In 2001, when EU leaders gathered in Laeken, Belgium, to plan their next great leap forward to European integration – the ill-fated EU constitution – they also agreed on what they saw as another bold symbol of their wish to see Europe politically and legally united: the European Arrest Warrant. Fired by the recent 9/11 outrage, they agreed that the courts of any country could call on those of another to order the automatic extradition of anyone suspected of offences under 32 headings, with such crimes as terrorism, drug-running and "xenophobia" high on their list.

Even then, fears were expressed that such a summary shortcutting of normal legal procedures might lead to serious injustices. Not all of the EU's judicial systems (to put it mildly) rest on the same ideas of justice. But even those most worried about the dangers of this system could scarcely have imagined a case like that involving the extradition to Greece of a 20-year old British student, Andrew Symeou.

...Read full article

 

14th May
2009
  

Update: Toben Denied His Liberty...

Holocaust denier sentence to jail in Australia

An Australian who has denied the Holocaust occurred was sentenced to three months in prison today for defying an order to stop publishing anti-Semitic material on his website.

Fredrick Toben remained free after the sentencing, however, because the judge gave him two weeks to lodge an appeal.

Justice Bruce Lander of the Federal Court found Toben guilty of 24 counts of contempt of a 2002 court ruling that barred him from publishing anti-Semitic material on the website of his organisation, the Adelaide Institute.

The material found to be in breach of the order included suggestions the Holocaust did not happen, that questioned whether there were gas chambers at the Auschwitz death camp, and that challenged the intelligence of Jews who questioned Holocaust deniers' beliefs.

Toben said the ruling was a defeat for free speech: I am quite prepared to sacrifice my physical comforts for the sake of free expression.

 

25th November
2008
  

Update: Dr Toben Freed...

Germany abandons extradition appeal

The Holocaust denier, Frederick Toben, has been released from custody after the German government gave up its legal battle to extradite him from Britain.

The controversial historian was arrested at Heathrow last month on a European arrest warrant accusing him of racism and anti-Semitism. German prosecutors were then forced to appeal to the High Court after a British Court refused to hand him over.

Kevin Lowry-Mullins, Dr Toben's solicitor, confirmed that the appeal had been withdrawn and he had signed a consent order with the German government to end the case: Dr Toben was released from custody yesterday. He's over the moon.

The case caused unease in Britain where there is no such law. Attempts to extradite him were seen by many as an assault on free speech.

Lowry-Mullins said: The offence is not made out in the UK. If Dr Toben had been extradited back to Germany for Holocaust denial, which does not exist as an offence in this country, then we would have found ourselves in a situation where hypothetically, the Iranian government could have asked for all the gay Iranian asylum seekers to be extradited back to Iran.

The solicitor said that he believed the German government had been shaken by comments he had made outside court after the discharge hearing.

I said, 'We will go all the way to the House of Lords with this and let the House of Lords decide'. But when the draft extradition Act passed through the House of Lords in 2002, one of the questions was what would happen if someone was arrested on a European arrest warrant to be extradited to a country where Holocaust denial is an offence. The response was, 'No, that will never happen'.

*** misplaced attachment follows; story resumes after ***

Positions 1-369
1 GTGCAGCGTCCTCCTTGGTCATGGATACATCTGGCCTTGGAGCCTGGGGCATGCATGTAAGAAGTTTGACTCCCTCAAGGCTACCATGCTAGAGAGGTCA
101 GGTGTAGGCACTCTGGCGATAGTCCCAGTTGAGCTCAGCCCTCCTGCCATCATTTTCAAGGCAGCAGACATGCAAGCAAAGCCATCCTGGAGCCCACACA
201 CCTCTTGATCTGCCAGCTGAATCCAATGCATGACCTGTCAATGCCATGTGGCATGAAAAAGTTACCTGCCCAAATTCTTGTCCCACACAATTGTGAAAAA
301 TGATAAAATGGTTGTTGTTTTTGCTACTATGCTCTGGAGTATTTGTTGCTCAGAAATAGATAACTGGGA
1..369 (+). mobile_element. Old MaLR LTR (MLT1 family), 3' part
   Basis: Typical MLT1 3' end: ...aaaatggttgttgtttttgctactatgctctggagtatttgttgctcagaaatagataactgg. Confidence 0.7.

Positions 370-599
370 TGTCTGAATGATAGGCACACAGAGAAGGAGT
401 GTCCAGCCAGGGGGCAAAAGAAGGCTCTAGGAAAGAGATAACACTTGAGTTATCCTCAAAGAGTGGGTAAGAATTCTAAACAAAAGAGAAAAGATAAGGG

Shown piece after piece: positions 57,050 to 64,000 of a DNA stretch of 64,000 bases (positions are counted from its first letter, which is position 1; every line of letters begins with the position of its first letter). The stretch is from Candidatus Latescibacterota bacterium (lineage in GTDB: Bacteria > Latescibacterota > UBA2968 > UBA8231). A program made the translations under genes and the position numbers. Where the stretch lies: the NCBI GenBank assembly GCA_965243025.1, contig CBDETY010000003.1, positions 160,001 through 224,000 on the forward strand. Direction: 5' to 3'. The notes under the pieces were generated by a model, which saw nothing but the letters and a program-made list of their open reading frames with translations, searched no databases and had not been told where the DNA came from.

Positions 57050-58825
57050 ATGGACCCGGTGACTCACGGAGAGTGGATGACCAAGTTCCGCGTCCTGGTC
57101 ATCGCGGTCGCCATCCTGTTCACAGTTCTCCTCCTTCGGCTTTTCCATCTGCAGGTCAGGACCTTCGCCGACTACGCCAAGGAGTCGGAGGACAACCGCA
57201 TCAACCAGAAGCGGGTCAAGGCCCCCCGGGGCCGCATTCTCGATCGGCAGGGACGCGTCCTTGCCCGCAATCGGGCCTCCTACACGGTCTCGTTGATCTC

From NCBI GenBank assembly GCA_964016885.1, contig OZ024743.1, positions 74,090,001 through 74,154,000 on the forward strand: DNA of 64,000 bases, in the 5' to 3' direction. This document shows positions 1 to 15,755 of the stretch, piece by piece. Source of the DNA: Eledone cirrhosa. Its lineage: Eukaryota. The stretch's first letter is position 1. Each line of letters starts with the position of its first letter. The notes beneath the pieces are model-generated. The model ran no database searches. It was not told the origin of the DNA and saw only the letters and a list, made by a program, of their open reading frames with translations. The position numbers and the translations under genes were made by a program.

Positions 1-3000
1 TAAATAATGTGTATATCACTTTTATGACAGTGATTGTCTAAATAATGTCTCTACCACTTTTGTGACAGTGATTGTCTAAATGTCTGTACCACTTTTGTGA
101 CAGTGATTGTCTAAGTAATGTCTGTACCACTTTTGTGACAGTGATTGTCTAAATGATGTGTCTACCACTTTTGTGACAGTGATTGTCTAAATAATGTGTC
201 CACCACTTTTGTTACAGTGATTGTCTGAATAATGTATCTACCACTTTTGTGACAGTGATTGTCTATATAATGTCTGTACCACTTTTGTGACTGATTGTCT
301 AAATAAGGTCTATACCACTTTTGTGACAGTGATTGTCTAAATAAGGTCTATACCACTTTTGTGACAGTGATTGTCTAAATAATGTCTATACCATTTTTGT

Update: Denying a Court Battle

24th January 2008. See article from cyberlaw.org.uk

Fredrick Toben will fight charges of Holocaust denial in Germany within weeks of escaping extradition proceedings in London, after negotiating with German prosecutors to face a European court.

In a video posted on YouTube, Dr Toben declares he will travel to Germany to meet Mannheim prosecutor Andreas Grossman, responsible for the failed extradition case against the former Adelaide schoolteacher in Britain last year.

‘Mr Grossman, here is a message for you: that in the near future I shall be travelling to Germany, I shall be visiting you and we shall be thrashing it out in the German court,' Dr Toben says in the video.

 

1st November
2008
  

Update: £100,000 Bail Set for Dr Toben...

Crap extradition law diminishes UK justice

Oh no!...not again!...
OK...We shall fight them
on the beaches

Fredrick Töben, the alleged Holocaust denier detained in London a month ago, will be released on bail if he can raise £100,000.

The sum of money is described as “security” rather than a surety because it must be lodged with the court and not merely pledged.

Other bail conditions imposed by District Judge Daphne Wickham are residence at an approved address, daily reporting to the police, surrender of all passports, no participation in public meetings, no media interviews and no use of the internet — even to receive information.

Ben Watson, for Dr Töben, applied for bail after the district judge at City of Westminster Court ruled that the warrant under which his client had been arrested was not valid.

This was because it did not say where and when he is alleged to have committed the offence, under German law, of Holocaust denial.

It merely referred to worldwide internet publications and alleged that the offender is committing the acts in Australia, Germany and in other countries.

The court rejected an argument by Melanie Cumberland, for the German authorities, that the required information could be supplied.

The district judge said: Compliance, in my view, cannot be fulfilled by a drip-feed of information as and when the issuing authority provides it. I find that the particulars are vague and imprecise, I find the warrant invalid and therefore discharge the defendant.

She added that she had not been required to decide at this stage whether the alleged crimes were valid extradition offences.

Cumberland said the German authorities would appeal to the High Court.

 

21st October
2008
  

Update: Crap Law Warrants Abuse...